Let’s face it; we’ve all been bingeing on Netflix, Amazon Prime, Disney Hotstar and whatever other online streaming platforms we could get our hands on these past few months. The lockdown made us all TV addicts. Some of us rewatched our favourite shows - Seinfeld, The Office, Game of Thrones, Family Guy, Modern Family… while others snooped for new content and movies. There was plenty of that on offer as well - Stranger Things, Sex Education, 13 Reasons Why, White Lines, Narcos! And while new TV dramas range from Cocaine Dealers in Columbia to the trials and tribulations of teenagers dealing with adolescent anxieties, that’s hardly as relevant as the seismic shift in the way we now watch television and movies.
No longer do we have to leaf through the weekly TV Guide and circle the stuff we wanted to watch. There’s no time-table or schedule that one has to stick to get entertained. It’s all just a few clicks of the remote away - an entire world of documentaries, dramas, and films available to one’s whims and fancies. I am no stranger to this world. In fact, I was probably one of the first to jump on the online streaming bandwagon.
It was in 2010 that I bought my Apple TV. A small cube-like box that could fit in my palm, this came highly recommended by my friend, let’s call her Ms P. The device, once plugged into my TV, gave access to online streaming content that was otherwise completely unavailable in India. There was iTunes, HBO, Netflix, and Hulu… channels that offered movies and shows that were meant for US audiences. I soon made up a US Apple account, using my brother’s old LA address as validation. Since the account didn’t accept Indian credit cards, I bought iTunes gift cards online and topped up money so I could subscribe to the American Netflix and buy content on iTunes.
When the service providers figured that loads of people were doing this, they switched the game up and blocked foreign IPs from accessing US content. No problem, Ms P to the rescue! Having devised an entire system of circumventing our Indian IPs, Ms P introduced me to the world of VPNs. A subscription to a site called Playmo TV soon gave me access to a foreign DNS that I had to manually configure each time I wanted to watch Netflix. I spent a lot of money doing this. Nothing compared to Ms P though, who was clearly the Imelda Marcos of online streaming.
Her TV world revolved around British shows and the latest
movies, and having opened iTunes accounts for American TV; she soon graduated to British and Canadian television as well. I had the good fortune of being gifted the User IDs and passwords to all of these, giving me access to almost 4-5 profiles where one could find whatever show or movie was available for viewing on the planet. When Ms P and I would occasionally fight, she’d change the passwords to her accounts, locking me out of a world I was slowly getting addicted to. When we made up, my password privileges were restored.
I slowly stopped watching network television. The TATA Sky box in my room was buried under a mountain of dust and soon plugged out and discarded. This was a change I made almost a decade back. Watching Netflix back then made me feel like being part of a very small club of discerning people. It wasn’t available back then in India. When I spotted that familiar Apple TV in the living room of Saif Ali Khan’s home (whom I was at that time interviewing for the cover story in a different magazine), it instantly made me kick-start a conversation with the actor about the joys of watching contraband television. The chat-athon overshadowed my interview but immediately connected us as brothers in arms, fellow VPN users and DNS changers.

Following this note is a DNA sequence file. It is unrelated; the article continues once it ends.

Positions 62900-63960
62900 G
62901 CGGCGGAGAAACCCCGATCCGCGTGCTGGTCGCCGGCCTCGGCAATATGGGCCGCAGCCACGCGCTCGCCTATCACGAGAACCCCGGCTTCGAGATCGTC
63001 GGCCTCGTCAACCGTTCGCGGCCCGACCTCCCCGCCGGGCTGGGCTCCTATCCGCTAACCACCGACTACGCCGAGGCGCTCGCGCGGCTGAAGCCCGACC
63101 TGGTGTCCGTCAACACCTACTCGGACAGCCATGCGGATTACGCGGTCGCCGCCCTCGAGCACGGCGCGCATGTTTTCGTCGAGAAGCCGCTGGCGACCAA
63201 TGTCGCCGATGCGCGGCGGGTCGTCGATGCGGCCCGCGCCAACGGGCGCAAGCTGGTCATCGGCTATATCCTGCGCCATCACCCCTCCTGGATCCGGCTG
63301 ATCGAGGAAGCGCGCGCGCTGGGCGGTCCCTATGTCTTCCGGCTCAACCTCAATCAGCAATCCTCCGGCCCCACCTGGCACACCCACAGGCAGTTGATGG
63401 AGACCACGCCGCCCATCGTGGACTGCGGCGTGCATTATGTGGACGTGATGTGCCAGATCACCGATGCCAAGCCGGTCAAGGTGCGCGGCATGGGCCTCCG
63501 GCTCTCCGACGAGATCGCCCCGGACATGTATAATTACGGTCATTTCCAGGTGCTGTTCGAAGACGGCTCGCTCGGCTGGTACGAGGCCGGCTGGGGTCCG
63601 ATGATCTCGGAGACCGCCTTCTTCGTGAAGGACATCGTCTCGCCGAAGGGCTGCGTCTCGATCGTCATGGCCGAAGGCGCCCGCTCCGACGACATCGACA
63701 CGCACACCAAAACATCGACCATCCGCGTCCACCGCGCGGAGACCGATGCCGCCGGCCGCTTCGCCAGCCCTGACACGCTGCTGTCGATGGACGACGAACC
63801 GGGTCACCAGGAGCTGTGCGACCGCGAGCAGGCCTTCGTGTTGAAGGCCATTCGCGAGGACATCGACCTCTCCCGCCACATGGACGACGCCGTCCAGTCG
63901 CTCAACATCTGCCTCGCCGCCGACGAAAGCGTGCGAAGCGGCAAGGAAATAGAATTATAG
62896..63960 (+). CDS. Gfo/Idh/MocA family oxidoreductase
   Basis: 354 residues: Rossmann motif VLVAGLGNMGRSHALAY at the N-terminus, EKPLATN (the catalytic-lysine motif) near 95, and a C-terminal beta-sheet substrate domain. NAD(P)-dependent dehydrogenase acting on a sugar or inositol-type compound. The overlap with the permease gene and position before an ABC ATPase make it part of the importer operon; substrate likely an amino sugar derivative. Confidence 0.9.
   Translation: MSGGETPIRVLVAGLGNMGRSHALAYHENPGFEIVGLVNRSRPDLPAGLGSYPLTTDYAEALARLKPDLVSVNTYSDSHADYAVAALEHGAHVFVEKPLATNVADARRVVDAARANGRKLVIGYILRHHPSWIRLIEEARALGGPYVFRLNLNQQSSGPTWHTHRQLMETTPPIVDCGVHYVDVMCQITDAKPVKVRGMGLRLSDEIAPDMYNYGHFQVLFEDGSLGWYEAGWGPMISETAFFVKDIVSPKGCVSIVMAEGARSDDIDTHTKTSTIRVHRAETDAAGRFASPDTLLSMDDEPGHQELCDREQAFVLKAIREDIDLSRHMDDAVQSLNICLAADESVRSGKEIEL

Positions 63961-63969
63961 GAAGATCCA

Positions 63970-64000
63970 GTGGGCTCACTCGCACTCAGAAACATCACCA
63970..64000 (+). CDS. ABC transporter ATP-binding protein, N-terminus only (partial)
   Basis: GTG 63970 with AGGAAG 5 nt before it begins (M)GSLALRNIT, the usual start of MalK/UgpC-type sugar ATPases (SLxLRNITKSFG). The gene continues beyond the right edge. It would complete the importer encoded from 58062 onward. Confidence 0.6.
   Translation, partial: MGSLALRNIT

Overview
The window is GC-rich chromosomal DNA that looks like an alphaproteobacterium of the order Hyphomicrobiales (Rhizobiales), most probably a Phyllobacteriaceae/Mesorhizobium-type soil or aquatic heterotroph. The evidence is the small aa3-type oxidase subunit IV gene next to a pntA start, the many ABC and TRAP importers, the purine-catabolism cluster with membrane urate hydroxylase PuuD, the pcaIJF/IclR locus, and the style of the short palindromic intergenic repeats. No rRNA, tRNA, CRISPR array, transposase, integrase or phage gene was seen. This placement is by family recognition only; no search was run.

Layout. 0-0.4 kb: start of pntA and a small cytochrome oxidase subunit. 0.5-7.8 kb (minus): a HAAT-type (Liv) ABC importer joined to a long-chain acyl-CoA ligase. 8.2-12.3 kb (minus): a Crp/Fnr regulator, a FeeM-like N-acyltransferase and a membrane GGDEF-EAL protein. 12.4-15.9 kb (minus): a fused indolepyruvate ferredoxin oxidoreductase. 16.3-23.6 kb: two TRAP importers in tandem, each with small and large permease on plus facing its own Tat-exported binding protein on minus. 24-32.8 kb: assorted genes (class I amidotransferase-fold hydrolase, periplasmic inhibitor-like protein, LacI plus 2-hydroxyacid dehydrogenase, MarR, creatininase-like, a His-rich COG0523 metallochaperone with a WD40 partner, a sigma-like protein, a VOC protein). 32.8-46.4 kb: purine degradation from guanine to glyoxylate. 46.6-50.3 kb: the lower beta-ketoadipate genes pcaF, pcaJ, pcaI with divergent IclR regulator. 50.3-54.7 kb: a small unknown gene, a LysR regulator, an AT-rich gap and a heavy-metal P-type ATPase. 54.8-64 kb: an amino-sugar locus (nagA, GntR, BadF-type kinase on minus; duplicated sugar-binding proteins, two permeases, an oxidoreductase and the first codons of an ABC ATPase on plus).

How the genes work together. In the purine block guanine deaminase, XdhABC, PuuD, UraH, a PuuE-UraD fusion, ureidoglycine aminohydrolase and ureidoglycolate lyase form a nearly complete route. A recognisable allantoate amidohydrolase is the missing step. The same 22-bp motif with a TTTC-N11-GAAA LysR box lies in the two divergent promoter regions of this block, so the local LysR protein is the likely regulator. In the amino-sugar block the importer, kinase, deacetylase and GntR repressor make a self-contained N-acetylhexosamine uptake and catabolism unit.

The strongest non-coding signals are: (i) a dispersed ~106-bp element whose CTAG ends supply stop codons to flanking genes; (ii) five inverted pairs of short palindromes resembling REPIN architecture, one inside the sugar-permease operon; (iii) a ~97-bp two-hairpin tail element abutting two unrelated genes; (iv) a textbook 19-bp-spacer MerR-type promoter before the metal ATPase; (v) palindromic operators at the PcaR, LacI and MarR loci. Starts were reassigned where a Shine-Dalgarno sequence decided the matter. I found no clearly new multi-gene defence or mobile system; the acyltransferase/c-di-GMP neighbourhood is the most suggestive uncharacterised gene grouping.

Today, just about everyone I know has a Netflix account; many too have Apple TVs. The exclusivity of online streaming, for me, has evaporated. My 59-year-old mother has mastered Netflix now and voraciously watches a Turkish drama called Gonul. My dad too has become a whiz, his favourites are Breaking Bad and the Israeli spy thriller Fauda. My 18-month-old niece is partial to Peppa Pig.
Online streaming platforms, all combined, today have close to 10 million subscribers in India. That’s not even 1% of our population, but things are slowly changing. Netflix alone wants to reach a subscriber base here that’s ten-fold larger, at 100 million users. By 2023, industry veterans predict the online streaming market in India to grow to US$ 5 Billion, ten times more than what it was last year. Global players like Amazon and Disney have already strengthened their presence in the market, with Zee and Jio jumping in for good measure as well. We are at the cusp of a grand market war between all these heavy hitters… think Red Wedding from Game of Thrones.
Streaming platforms are being used on a host of devices, and not just the television. My brother likes watching episodes of Rick and Morty on his iPhone. I’m hooked to online viewing on my iPad. As our screens grow smaller, so too come the first world health issues that go hand in hand. I recently YouTubed a video on Yoga postures to recover from a bad back after watching too many hours of Netflix. Watery eyes and the occasional headache are the price one has to pay for an 8-hour marathon finishing Season 4 of Billions. But the addiction persists. What was once a small club has grown into a pretty sizable chunk today, one I’m a proud card-carrying member of. Our anthem? Let’s Netflix and Chill. --- Vishwaveer Singh